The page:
The last time I interviewed David Khalili – Professor Nasser D Khalili to give him his full name and title – was in 2008 in the Emirates Palace Hotel in Abu Dhabi, the rather unlikely venue for an exhibition of treasures from his collection. It was, remarkably, the first comprehensive display of Islamic art ever staged in the Middle East. That it was also the largest Islamic art show ever held anywhere was less surprising, for over the previous 40 years Khalili had discreetly assembled a vast and synoptic holding of the art and material culture of Islam that is unparalleled in private hands.
Ranging from the eighth century to the early 20th, from Moorish Spain to Mongol China, its 20,000 or so items embrace works in every conceivable medium, from outstanding miniature paintings, illuminated manuscripts and calligraphy to the decorative arts, and down to the humblest coin.
“The collection is like a symphony,” he told me at the time. “Every object has its note and the combination of them all makes the music. There is not much point just having the lead violin and the piano.”
Since then he has continued to add to the collection on the rare occasion when something turns up that is either better than what he already owns or fills a gap. Recently he acquired an archive of documents and photographs relating to the Dar al-Kiswah, the Cairo-based workshop responsible for producing the sumptuous embroidered textiles that cover the Ka’bah, the cube-shaped building at Mecca.
Items from the archive – as well as the spectacular embroidered textiles themselves – were recently on show at the British Museum’s exhibition Hajj: Journey to the Heart of Islam. Indeed, the Khalili Family Trust was the largest lender to this landmark show, the first to explore the history and significance of the pilgrimage to Mecca. After Topkapi Serayi in Istanbul, the trust also holds the world’s largest group of textiles and objects – among them scientific instruments, maps and miniatures – relating to Mecca and Medina.
“There are 1.6bn people following the faith of Islam. I realised that no one was representing the core and anchor of that religion, and so I took it upon myself to buy everything that was available,” says Khalili, 66. “I have been doing this quietly for a long time. I never tell anyone what I am doing.”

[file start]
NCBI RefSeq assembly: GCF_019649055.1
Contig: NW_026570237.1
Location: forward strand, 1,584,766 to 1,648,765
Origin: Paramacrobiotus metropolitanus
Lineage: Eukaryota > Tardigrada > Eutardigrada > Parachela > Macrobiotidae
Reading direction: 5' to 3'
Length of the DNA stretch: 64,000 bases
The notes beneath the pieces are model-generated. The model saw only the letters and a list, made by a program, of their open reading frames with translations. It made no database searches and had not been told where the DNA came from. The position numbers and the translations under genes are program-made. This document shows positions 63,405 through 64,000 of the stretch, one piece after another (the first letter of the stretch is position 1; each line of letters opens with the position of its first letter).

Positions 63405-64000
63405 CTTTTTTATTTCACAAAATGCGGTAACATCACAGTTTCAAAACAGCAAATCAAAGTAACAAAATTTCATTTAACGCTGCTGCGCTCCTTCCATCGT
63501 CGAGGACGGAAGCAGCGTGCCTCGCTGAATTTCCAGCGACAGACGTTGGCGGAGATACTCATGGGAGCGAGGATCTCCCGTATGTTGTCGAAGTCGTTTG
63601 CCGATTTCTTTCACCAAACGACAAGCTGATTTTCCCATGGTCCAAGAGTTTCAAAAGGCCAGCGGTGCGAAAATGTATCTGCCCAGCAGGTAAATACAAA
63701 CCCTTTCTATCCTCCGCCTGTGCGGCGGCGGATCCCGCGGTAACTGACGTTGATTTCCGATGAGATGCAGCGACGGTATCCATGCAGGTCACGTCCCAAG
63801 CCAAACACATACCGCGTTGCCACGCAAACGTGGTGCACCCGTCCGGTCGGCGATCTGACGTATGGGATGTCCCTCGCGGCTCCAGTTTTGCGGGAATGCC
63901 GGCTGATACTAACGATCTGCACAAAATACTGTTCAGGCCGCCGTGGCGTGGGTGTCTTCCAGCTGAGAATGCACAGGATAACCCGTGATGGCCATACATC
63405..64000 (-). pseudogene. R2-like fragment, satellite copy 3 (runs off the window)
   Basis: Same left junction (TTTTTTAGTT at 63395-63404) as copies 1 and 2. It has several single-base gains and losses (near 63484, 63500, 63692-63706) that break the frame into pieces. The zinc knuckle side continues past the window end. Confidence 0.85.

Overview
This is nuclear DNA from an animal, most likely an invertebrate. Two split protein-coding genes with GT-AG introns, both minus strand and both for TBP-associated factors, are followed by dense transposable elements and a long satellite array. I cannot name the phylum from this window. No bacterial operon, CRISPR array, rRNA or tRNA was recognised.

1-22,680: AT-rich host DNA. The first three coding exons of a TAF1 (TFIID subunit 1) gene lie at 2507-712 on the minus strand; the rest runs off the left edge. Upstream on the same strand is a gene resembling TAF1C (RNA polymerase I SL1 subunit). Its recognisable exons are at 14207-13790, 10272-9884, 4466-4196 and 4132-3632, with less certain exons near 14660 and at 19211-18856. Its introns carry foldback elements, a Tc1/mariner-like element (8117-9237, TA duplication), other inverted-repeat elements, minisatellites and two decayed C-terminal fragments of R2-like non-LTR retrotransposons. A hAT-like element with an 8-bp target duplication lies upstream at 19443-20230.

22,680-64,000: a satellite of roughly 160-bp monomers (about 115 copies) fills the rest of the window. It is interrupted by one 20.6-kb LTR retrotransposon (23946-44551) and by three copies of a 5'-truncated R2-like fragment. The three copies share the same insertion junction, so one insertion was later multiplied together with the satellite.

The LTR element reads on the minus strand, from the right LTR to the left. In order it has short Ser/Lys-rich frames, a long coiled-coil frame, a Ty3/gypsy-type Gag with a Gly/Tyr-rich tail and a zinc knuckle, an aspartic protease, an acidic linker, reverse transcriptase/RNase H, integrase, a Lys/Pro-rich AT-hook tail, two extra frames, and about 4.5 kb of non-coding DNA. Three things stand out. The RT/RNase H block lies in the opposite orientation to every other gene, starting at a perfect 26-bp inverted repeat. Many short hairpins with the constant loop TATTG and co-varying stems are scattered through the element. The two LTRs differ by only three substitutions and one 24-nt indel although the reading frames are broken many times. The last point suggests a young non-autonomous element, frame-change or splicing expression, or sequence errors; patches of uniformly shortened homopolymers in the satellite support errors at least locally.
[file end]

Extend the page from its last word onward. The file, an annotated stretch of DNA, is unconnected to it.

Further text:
It is characteristic that Khalili should have swooped on a unique opportunity to acquire this material after it began to trickle out of Egypt. For not only is he one of the most prescient and determined of collectors, he also has a knack of buying material that only subsequently makes sense as a group.
The key to understanding him, his collections and how he now chooses to use them is that Khalili grew up in an observant Jewish family in a Muslim country. He was born in Isfahan, Iran in 1945 into a dynasty of antique dealers, and from the age of eight he accompanied his father on buying expeditions. In 1967 he left for New York to study and began dealing in Islamic art, keeping the cream for his own collection. He moved to London in 1978 after meeting his wife, Marion, and began to channel his profits into property.
Khalili bought Islamic art because he thought it was beautiful – and was incredulous that so few others thought so too. The number of serious buyers could be counted on one hand: among them Sheikh Nasser al-Sabah of Kuwait; the David Collection in Copenhagen; the London-based Edmund de Unger; Kuwaiti Jasim al-Homaizi; and the Iranian oil magnate Hashem Khosrovani. Prices were brought still lower by the 1979 Iranian revolution and a dip in the Turkish art market. The Sultan of Brunei entered late into the fray, as did Sheikh Saud al-Thani of Qatar. But the opening of the Museum of Islamic Art in Doha changed the market dramatically and, as always, the supply of top-quality pieces is the real issue.
“With all the money in the world, and all the time in the world, you could not put 20 per cent of this collection together now,” Khalili says. “The chapter is closed.”
“I found things that belonged to a great heritage that were just sitting there unnoticed,” he says. “They were displaced from history and deserved to be preserved and recognised.”
During the 1980s he threw himself into organising a programme of research, publication and exhibitions that began to bear fruit in the following decade. So far, 17 of the 27 projected volumes on the Islamic collection alone have been published, and the Khalili collections field at least one exhibition a year.
From the first, these publications and exhibitions had a kind of proselytising zeal, posing a challenge to the traditional Eurocentric view of art history in which Islamic art was marginalised. They also expanded the traditional western notion of what Islamic art might be. Considering himself the custodian rather than “owner” of his collections, Khalili has never kept any of this material at home.
It was in Abu Dhabi and in Sydney, where a smaller version of the 2008 Islamic show had opened, that Khalili began to realise the extent of Muslims’ thirst for their own culture. He was delighted by the number of visitors who were astounded – and deeply moved – to discover their unknown artistic heritage. After 9/11, of course, the west wanted to know too. It is no coincidence, he says, that the Metropolitan Museum of Art in New York and the David Collection in Copenhagen have refurbished their Islamic galleries, and the Louvre’s are soon to reopen. “We are constantly being approached for exhibitions and loans from all around the world,” he says.
In 1995 he co-founded the Maimonides Foundation, one of a number of charities established in recent years to promote understanding between the three great Abrahamic faiths – Judaism, Christianity and Islam. “The biggest weapon of mass destruction is ignorance,” he says. “There is far more that unites us than divides us.”